NewsNigeria ElectionsTinubu’s Win Will End Power Rotation Between Christians and Muslims — Report

As the much anticipated 2023 general elections draw nearer, a Fitch Solutions Country Risk and Industry Research report released last Thursday has predicted victory for the presidential candidate of the All Progressives Congress (APC), Bola Tinubu, but says his promise to end fuel subsidy and raise oil production is not practicable.

“Indeed, we maintain our view that the ruling party’s Bola Ahmed Tinubu is the candidate most likely to win the presidential election as a split opposition vote will favour the APC,” the report said.

However, the report, done by a subsidiary of international credit rating firm, Fitch Ratings, said a win for the APC candidate would fuel protests, social discontent, sentiments of perceived marginalisation among Christians, and end power rotation between Muslims and Christians, which would usher in political unrest.

The report read, “Protests and social discontent are likely to increase in the aftermath of a Tinubu win.

“Since Nigeria’s return to democracy in 1999, there has been an informal agreement that resulted in the presidency alternating between Northern and Southern states as well as between Christians and Muslims. A win for Tinubu would break with this unwritten tradition and likely fuel sentiment of perceived marginalisation among Christians.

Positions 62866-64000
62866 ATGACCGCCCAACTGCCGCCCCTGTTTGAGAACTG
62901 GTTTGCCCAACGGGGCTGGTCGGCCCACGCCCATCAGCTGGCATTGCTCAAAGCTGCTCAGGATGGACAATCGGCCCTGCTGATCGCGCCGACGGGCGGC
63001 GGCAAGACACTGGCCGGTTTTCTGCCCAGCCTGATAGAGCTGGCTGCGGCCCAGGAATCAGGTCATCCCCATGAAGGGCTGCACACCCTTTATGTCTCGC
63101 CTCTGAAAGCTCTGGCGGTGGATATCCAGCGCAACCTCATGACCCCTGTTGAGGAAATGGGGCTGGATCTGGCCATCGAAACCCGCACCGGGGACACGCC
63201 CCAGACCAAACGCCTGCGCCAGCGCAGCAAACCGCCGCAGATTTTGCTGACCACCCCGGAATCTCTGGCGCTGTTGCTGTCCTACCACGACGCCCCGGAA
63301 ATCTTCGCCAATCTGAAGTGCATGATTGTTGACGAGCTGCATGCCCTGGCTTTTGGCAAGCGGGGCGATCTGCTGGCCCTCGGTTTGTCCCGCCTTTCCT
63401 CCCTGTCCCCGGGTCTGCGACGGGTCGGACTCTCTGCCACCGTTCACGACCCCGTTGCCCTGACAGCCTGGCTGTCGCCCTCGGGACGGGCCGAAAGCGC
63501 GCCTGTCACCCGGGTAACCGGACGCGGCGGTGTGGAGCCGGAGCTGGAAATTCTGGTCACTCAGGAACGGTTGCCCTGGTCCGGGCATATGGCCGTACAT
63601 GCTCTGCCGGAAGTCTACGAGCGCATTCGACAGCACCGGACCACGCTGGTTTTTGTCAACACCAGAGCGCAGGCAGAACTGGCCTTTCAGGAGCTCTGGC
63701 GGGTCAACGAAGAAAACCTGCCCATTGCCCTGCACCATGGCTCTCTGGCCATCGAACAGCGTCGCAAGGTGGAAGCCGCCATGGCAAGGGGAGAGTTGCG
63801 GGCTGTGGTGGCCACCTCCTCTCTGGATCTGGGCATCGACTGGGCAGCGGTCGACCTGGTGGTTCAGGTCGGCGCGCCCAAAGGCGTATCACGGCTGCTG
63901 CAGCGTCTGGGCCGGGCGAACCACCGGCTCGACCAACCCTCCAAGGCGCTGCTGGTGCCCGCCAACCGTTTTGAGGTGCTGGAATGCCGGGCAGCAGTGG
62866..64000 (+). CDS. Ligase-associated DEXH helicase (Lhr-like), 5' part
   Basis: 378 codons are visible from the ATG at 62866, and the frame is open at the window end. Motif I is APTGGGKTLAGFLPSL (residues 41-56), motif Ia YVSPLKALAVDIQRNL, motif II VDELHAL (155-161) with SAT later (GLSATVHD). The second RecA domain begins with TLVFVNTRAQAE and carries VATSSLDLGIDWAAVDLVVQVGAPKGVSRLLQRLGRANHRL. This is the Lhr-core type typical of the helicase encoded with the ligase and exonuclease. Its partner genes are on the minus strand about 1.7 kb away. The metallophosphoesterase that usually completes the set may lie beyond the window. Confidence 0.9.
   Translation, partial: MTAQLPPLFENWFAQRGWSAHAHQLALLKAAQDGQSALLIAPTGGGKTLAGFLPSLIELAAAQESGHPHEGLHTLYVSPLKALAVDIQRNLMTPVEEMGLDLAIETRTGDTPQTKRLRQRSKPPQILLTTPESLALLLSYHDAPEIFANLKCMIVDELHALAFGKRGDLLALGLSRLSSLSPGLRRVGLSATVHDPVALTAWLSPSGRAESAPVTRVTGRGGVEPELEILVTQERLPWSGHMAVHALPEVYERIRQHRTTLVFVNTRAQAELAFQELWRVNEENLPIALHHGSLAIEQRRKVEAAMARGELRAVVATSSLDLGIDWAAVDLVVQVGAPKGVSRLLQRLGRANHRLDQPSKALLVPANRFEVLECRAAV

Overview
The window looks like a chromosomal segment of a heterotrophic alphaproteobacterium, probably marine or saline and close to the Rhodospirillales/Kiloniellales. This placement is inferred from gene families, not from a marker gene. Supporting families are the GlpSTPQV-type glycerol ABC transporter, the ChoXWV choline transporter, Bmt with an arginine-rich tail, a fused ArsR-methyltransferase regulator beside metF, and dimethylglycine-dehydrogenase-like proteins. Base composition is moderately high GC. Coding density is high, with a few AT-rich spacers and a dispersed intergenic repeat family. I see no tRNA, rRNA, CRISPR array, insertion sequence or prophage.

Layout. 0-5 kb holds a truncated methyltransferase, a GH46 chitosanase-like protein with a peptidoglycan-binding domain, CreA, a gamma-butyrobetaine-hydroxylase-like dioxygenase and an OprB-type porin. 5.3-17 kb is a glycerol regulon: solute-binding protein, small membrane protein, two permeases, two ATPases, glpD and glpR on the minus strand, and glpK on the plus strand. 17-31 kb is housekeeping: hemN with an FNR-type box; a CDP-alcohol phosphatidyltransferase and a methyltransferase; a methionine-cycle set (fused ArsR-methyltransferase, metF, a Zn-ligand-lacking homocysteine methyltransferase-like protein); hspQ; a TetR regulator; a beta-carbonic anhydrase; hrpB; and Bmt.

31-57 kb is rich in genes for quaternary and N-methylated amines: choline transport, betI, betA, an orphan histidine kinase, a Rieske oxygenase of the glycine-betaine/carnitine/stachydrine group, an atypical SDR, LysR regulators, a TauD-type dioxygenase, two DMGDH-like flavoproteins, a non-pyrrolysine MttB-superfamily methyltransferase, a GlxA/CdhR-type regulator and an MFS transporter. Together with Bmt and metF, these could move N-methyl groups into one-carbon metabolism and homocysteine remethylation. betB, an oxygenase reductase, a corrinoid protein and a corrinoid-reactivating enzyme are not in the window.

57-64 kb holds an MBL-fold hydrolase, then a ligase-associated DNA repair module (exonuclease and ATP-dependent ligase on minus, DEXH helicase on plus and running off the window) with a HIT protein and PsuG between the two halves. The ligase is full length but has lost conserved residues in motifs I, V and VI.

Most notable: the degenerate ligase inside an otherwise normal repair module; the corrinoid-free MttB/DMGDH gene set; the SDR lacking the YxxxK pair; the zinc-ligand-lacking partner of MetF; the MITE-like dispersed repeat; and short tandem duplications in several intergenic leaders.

“In addition, Obi’s supporters – mostly young, urban voters – are likely to question the fairness of the electoral process, especially after recent polls have predicted a win for Obi. These dynamics are likely to engender political unrest following the February vote.”

The report dismissed polls putting the Labour Party’s candidate, Peter Obi, ahead of other contestants as “skewed towards urban, affluent voters who are most likely to support Obi”, noting that since the polls were mostly based on responses gathered online, they suggest that a large share of voters remain undecided.

It said Obi “will probably do well for a third-party candidate” due to his “frugal reputation and large social media following” and “lack of support in Nigeria’s Muslim-majority North”.

Fitch Ratings said it does not expect significant policy changes, especially on fuel subsidy and oil production, under Tinubu.

“While Tinubu has stated that he would phase out Nigeria’s costly fuel subsidy, we are sceptical this will happen in the short term. There appears to be limited appetite within the APC to remove the subsidy, and with inflation remaining elevated in 2023 – due to high food prices – the cancellation of the subsidy would negatively affect the new president’s popularity,” it said.

“In addition, we believe that Tinubu’s aim to raise oil production is unfeasible in the short term. Crude production has declined significantly to 1.1mn barrels per day in September – a multi decade low – due to rising oil theft and previous underinvestment. Given the country’s weak fiscal position, we believe that there will be limited room for more security and social spending to combat oil theft and attract more investment.”

The report noted that Tinubu’s chances at winning the election will be jeopardised if public concerns about his health increase. It also predicted a tie among three candidates that would prompt a second ballot for the first time in Nigerian history, which would heighten political instability.

By Ezinwanne Onwuka (Senior Reporter)

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